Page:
John Pesutto – what are his chances?

Election night TV coverages blur into one big indigestible mass as the years go by. Yet every now and again a few stand out.

For progressives it was the sinking feeling as Scott Morrison won in 2019 and the clear early indication from Penny Wong’s body language. For Victorians it was probably the sight of John Pesutto, serving as an expert commentator on the ABC coverage while losing his Hawthorn seat in the Andrews landslide.

At the time many people commented on what a pity it would be as he looked like a plausible and likely candidate for Opposition Leader in a new Parliament.

Recently he appeared as a guest at a Melbourne Forum function. Normally all Forum functions operate on a Chatham House Rule basis but Pesutto waived that requirement and agreed to attendees reporting what he said.

But what he said in detail was probably less important than his considered and insightful presentation – something we have rarely seen from Liberal Leaders in recent years.

As someone who has lived in Victoria under a number of Premiers it is interesting to reflect on how Pesutto may compare.

Henry Bolte was the first the blog was really aware of. With two school friends the blog went to a community hall in Glenroy (then an unsewered unpaved roads suburb) where Bolte was speaking. We asked a couple of questions and Bolte – shrewd as ever referred to us as teachers even though we were obviously young secondary students – and was gracious and expressed his pleasure that we had attended. He didn’t answer the questions needless to say but we were chuffed and disarmed to be treated as adults.

No current day Premier could, as Bolte did, have cigarettes, alcohol and racehorses as his primary hobbies. More importantly his record will be forever scarred by the hanging of Ronald Ryan – an act driven not be any sense of justice but one taken because he could and wanted to make a point. For those too young to remember him the late Peter Blazey’s Bolte biography is a superb book.

After Bolte we had a total contrast in Dick Hamer. Cultured, intelligent, progressive – all the things Bolte and current day Liberals tend not to be. But Bolte should be credited with having the political sense to recognise that Hamer, however different, was ideal for the political times. Hamer is also the subject of a superb biography – this one by Tim Colebatch.

Since then it was been an odds and sods. Lindsay Thompson never looked the part in the new TV age but will always be remembered for his astonishing courage in the Faraday School kidnapping hostage crisis. A colleague, Alan Hunt, who is another who would look out of place among contemporary Liberals, said of Thompson that he was a “modest family man.”

However, dodgy land deals and others scandals hastened the end of the long Liberal era.

Then came John Cain and Labor. It was a progressive government which was undone by the concurrent financial crisis and the implosion of the State Bank and its Tricontinental investment banking subsidiary. The dogs were barking about Tricontinental and the blog pointed out the word around in financial circles to then Treasurer, Rob Jolly, at a Budget breakfast but was told it didn’t understand investment banking.

The achievements of Joan Kirner, Victoria’s first female Premier, were drowned out by the sort of misogyny which confronted Julia Gillard. Cynics pointed out that Labor had finally turned to a woman only when things had become desperate.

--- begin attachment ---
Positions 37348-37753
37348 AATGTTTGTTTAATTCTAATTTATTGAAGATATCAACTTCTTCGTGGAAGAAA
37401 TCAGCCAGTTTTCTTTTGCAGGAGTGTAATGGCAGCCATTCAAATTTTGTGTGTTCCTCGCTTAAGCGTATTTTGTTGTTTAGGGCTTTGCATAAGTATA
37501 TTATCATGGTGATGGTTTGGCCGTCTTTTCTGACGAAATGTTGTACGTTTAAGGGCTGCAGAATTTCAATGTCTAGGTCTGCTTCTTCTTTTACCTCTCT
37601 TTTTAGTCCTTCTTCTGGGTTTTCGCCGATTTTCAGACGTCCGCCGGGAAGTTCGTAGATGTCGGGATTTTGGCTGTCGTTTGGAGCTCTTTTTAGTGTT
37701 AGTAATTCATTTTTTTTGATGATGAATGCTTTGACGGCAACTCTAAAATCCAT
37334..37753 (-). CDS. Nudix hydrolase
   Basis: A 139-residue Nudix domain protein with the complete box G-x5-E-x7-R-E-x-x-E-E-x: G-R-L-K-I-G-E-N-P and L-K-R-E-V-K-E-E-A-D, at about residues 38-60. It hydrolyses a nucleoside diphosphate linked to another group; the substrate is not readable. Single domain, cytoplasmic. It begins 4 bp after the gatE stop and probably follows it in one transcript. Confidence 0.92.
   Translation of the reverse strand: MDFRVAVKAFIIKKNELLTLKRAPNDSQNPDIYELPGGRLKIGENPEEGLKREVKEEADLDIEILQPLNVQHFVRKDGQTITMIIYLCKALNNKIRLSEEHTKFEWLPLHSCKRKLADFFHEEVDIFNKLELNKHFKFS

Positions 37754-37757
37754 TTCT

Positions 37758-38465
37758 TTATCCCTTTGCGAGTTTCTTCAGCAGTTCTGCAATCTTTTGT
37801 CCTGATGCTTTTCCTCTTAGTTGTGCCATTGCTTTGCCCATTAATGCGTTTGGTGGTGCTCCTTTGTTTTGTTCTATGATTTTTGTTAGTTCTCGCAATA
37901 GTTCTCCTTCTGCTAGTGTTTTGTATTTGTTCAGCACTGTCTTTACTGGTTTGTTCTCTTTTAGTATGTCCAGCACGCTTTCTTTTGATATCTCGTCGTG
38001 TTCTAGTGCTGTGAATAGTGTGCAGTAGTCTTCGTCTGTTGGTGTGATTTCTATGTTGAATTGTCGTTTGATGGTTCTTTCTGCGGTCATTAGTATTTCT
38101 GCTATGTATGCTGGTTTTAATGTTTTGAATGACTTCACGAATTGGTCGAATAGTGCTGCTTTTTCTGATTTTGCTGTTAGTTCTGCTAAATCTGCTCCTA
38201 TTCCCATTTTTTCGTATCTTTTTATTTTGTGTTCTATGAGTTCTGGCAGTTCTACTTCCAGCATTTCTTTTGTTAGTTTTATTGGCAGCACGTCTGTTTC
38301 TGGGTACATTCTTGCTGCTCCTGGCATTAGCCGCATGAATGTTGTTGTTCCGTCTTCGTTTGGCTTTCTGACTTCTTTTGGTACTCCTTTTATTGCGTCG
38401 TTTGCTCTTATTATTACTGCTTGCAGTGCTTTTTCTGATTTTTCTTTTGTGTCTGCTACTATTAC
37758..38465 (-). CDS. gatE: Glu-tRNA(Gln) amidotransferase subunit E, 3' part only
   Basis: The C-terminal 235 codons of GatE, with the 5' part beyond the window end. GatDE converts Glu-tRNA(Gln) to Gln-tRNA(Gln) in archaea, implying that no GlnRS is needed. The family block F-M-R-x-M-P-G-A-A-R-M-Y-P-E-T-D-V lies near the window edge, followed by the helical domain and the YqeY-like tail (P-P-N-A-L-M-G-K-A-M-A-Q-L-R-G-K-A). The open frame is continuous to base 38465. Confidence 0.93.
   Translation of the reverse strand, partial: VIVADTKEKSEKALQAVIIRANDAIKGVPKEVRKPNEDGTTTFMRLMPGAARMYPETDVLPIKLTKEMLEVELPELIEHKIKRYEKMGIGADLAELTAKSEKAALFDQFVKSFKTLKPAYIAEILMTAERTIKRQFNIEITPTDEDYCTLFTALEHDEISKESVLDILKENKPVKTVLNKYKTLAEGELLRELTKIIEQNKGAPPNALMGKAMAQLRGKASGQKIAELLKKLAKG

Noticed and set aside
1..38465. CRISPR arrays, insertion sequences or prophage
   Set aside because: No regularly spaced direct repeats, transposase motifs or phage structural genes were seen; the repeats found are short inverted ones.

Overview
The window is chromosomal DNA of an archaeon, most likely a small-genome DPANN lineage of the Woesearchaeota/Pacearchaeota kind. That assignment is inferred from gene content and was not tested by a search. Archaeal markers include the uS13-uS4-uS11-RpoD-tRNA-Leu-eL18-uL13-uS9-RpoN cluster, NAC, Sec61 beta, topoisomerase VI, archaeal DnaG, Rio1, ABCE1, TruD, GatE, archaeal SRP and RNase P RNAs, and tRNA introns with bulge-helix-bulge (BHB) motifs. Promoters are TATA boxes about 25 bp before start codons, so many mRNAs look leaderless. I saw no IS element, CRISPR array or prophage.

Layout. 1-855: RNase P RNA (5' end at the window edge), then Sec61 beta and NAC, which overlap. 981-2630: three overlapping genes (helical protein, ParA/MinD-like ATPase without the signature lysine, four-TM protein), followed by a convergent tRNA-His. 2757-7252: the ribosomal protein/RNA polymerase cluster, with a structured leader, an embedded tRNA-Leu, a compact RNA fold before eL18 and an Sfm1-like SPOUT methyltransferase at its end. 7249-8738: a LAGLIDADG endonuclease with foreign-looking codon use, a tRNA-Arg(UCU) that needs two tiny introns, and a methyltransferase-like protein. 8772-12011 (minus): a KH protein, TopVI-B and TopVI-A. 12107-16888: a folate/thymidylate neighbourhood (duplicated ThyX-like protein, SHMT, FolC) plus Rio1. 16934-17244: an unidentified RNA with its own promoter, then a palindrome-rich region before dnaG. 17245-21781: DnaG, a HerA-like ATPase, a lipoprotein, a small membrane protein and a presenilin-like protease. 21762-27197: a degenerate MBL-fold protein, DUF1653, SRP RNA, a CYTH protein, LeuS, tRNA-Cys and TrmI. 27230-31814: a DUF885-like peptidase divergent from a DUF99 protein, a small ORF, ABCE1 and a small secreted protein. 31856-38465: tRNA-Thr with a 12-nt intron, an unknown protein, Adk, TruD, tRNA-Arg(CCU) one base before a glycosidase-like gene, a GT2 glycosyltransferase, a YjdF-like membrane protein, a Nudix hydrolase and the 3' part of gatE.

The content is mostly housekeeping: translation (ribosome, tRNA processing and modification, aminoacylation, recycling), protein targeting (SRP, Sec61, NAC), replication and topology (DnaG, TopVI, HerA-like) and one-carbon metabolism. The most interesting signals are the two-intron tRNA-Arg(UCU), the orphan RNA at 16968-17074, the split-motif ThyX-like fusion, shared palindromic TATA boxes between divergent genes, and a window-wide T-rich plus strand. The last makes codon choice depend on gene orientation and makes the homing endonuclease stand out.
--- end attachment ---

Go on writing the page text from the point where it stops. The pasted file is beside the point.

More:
Others included Jeff Kennett – enough said – although admittedly he could be friendly and funny at times and Ted Baillieu was a civilised and intelligent Premier who never looked comfortable in the role.

Steve Bracks was probably the ALP’s – and one of Victoria’s – most admired recent Victorian Premiers defeating Jeff Kennett after successfully negotiating with independents – a process for which Jeff Kennett was ill-equipped. A lot of Bracks’ ultimate success was built on the huge Labor Listens grassroots campaign launched by John Brumby and John Thwaites.

Dan Andrews has been the most successful in terms of outright election wins – particularly in staring down the vicious campaigns of the Murdoch media and triumphing over them with his third election win and an increased majority. But whether he will still be there in four years’ time is moot.

Jacinta Allen, the Deputy Premier, will most probably take over as Premier by the next election but who knows – perhaps Dan will set out to match Henry Bolte for longevity. If he does it might be a case of a bridge too far.

Meanwhile, Pesutto may be the best chance for many years for the Liberal Party to actually win or at least get a bit closer. But his moderation and obvious intelligence presents a profound paradox when you consider that the Victorian Liberal Party is plagued by right wingers, fundamentalist Christian and other religious groups all practising entrism – as the Trotskyists used to term similar activity involving infiltrating organisations.

The end result is that we have a dysfunctional Right wing party with a small membership out of step with Victorian social and political opinion and a Leader who is both moderate and rational. Murdoch media will probably try to force him to the right but they are an increasingly ineffective voice in Victorian politics.

The next election is a long way away. In 1988 United States Republican vice-presidential candidate, Dan Quayle (the one who couldn’t spell potato), was put down by Senator Lloyd Bentsen, when he mentioned JFK, saying “you’re no Jack Kennedy”.

In 2022 Pesutto it is fair to say is no Dick Hamer and wouldn’t claim to be. But this son of Italian migrants just might have some of the Hamer qualities however different their backgrounds are.

It’s early days yet but Pesutto might be the first effective opponent Labor has had for years – if the Liberal Party rank and file don’t stuff it up for him.